(x, y) |--> 50*(x*((245*(40*x + 20*I*y + I)*x^4/(20*x^2 + I*x*(20*y + 1) - 20)^2 - 980*x^3/(20*x^2 + I*x*(20*y + 1) - 20) + 200*x + I)*x/(245*x^4/(20*x^2 + I*x*(20*y + 1) - 20) - 100*x^2 - I*x + 100)^2 + 1/(245*x^4/(20*x^2 + I*x*(20*y + 1) - 20) - 100*x^2 - I*x + 100))/(245*x^4/(20*x^2 - I*x*(20*y + 1) - 20) - 100*x^2 + I*x + 100) + x*((245*(40*x - 20*I*y - I)*x^4/(20*x^2 - I*x*(20*y + 1) - 20)^2 - 980*x^3/(20*x^2 - I*x*(20*y + 1) - 20) + 200*x - I)*x/(245*x^4/(20*x^2 - I*x*(20*y + 1) - 20) - 100*x^2 + I*x + 100)^2 + 1/(245*x^4/(20*x^2 - I*x*(20*y + 1) - 20) - 100*x^2 + I*x + 100))/(245*x^4/(20*x^2 + I*x*(20*y + 1) - 20) - 100*x^2 - I*x + 100))/abs(x/(245*x^4/(20*x^2 - I*x*(20*y + 1) - 20) - 100*x^2 + I*x + 100))

rational arguments: f( 137/100 , 7/25 ) = 2.57021481299952
rational arguments: g( 137/100 , 7/25 ) = -8.24860099120441

float arguments: f( 1.37000000000000 , 0.280000000000000 ) = 2.57021481299952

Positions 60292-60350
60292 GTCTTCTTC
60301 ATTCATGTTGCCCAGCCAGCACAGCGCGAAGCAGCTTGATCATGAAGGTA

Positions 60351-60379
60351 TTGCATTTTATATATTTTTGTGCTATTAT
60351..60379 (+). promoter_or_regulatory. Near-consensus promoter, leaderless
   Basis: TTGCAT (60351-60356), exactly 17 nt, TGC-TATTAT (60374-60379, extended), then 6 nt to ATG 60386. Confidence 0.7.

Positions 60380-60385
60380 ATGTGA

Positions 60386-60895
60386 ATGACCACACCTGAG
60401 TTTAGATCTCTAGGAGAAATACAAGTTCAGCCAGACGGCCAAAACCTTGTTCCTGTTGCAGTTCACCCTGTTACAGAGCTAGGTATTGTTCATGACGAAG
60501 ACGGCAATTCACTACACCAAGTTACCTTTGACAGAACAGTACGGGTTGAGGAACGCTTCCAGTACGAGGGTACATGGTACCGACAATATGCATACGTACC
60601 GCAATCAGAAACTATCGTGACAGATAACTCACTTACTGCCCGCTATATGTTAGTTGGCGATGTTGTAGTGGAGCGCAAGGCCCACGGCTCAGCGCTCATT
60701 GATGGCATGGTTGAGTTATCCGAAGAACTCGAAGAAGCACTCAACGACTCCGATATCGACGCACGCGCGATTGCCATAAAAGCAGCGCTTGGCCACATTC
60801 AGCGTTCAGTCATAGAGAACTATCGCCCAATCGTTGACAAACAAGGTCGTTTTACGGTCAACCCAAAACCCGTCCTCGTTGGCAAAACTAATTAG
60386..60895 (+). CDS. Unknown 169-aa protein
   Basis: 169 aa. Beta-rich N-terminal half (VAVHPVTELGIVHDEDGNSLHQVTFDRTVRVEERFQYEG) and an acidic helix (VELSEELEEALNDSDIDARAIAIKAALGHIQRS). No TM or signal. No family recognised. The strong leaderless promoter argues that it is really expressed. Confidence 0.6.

float arguments: g( 1.37000000000000 , 0.280000000000000 ) = -8.24860099120440 + 1.68733316297436e-15*I

float arguments: real(f( 1.37000000000000 , 0.280000000000000 )) = 2.57021481299952
float arguments: real(g( 1.37000000000000 , 0.280000000000000 )) = -8.24860099120440


Clearly, as long as the arguments x and y are rationals, the derivative of f (g in the sample code) yields a real number. However, when the arguments are given as floating point values, in many cases the result has a small imaginary component. By the way, f itself always yields a real number.

Whereas it is possible to take this component away by taking the real part, this work-around apparently does not help in the region_plot function: region_plot(real(g) < 0, (x, 0.7, 1.7), (y, 0, 1)) fails with the same TypeError: unable to coerce to a real number.